The terms personalized medicine and genomic medicine pop up regularly in hospital marketing efforts. But there is no consensus on what to call this new brand of medicine that's based on the medical effects of the human genome, the constellation of 25,000 genes that make up each person. And the public is still in the dark.
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REGENERATIVE MEDICINE


Study: Odd histone helps suppress jumping genes in stem cells
Phys.org
A family of proteins known as histones provides support and structure to DNA, but for years, scientists have been puzzling over occasional outliers among these histones, which appear to exist for specific, but often mysterious reasons. Now, researchers have uncovered a new purpose for one such histone variant: preventing genetic mutations by keeping certain so-called "jumping genes" in place.
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New type of stem cell may make study of human embryos easier
The Verge
Scientists have found a new type of stem cell, one that can develop into any kind of tissue in the body, that may make research on early embryonic cell states easier — and could lead to new research opportunities for developmental disorders. The new human embryonic stem cells were injected into mouse embryos in the lab, leading to different early-stage tissues after 36 hours, according to the paper published in Nature.
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EMERGING MEDICAL TECHNOLOGIES


Radiologists are seeing a bigger role in healthcare
Forbes
The role of radiologists is evolving in healthcare due to technological advancements and regulatory changes associated with the Affordable Care Act and health care reform. As a result, radiologists are redefining their interaction with patients, other physicians and researchers.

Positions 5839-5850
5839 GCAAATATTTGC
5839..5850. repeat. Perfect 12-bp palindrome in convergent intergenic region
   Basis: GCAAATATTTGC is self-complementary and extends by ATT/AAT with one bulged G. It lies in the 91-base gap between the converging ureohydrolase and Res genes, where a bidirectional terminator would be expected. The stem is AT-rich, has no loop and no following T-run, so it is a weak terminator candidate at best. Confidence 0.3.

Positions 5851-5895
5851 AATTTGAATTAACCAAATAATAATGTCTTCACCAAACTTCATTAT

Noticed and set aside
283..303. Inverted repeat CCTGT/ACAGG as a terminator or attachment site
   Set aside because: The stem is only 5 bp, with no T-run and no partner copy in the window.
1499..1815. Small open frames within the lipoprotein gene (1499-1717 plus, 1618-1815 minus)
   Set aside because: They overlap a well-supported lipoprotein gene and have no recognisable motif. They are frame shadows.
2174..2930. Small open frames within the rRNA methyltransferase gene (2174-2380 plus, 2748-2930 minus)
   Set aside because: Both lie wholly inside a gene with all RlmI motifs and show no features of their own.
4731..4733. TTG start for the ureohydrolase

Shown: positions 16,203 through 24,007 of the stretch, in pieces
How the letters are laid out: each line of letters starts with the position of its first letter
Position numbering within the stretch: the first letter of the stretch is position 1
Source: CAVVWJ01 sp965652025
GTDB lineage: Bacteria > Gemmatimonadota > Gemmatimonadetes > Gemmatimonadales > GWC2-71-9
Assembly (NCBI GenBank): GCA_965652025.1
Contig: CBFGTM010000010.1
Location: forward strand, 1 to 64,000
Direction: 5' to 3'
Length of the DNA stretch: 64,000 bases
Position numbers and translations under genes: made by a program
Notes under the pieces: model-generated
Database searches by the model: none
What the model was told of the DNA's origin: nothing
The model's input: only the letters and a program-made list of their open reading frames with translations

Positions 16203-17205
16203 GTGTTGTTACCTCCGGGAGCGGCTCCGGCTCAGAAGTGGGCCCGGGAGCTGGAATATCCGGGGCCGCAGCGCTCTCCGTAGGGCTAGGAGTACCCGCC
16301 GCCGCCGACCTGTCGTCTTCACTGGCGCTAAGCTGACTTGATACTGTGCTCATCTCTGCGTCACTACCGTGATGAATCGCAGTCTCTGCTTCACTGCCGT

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Survey: Most healthcare executives expect no more ICD-10 delays
iHealthBeat
A majority of healthcare executives say they expect ICD-10 to launch by the Oct. 1 deadline, according to a survey by QauliTest, Clinical Innovation & Technology reports. U.S. healthcare organizations are working to transition from ICD-9 to ICD-10 code sets to accommodate codes for new diseases and procedures by Oct. 1.
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HIT use doubled since 2012, yet providers remain pessimistic
Health IT Outcomes
According to an Accenture survey, although the use of health IT has doubled in the past few years, fewer providers believe electronic health records improve treatment decisions. While health IT is more widely adopted than ever, especially when it comes to electronic health records, providers are pessimistic the technology is actually improving treatment decisions.
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ACCOUNTABLE CARE ORGANIZATIONS


Pioneer ACO spending growth lower than other Medicare beneficiaries'
FierceHealthcare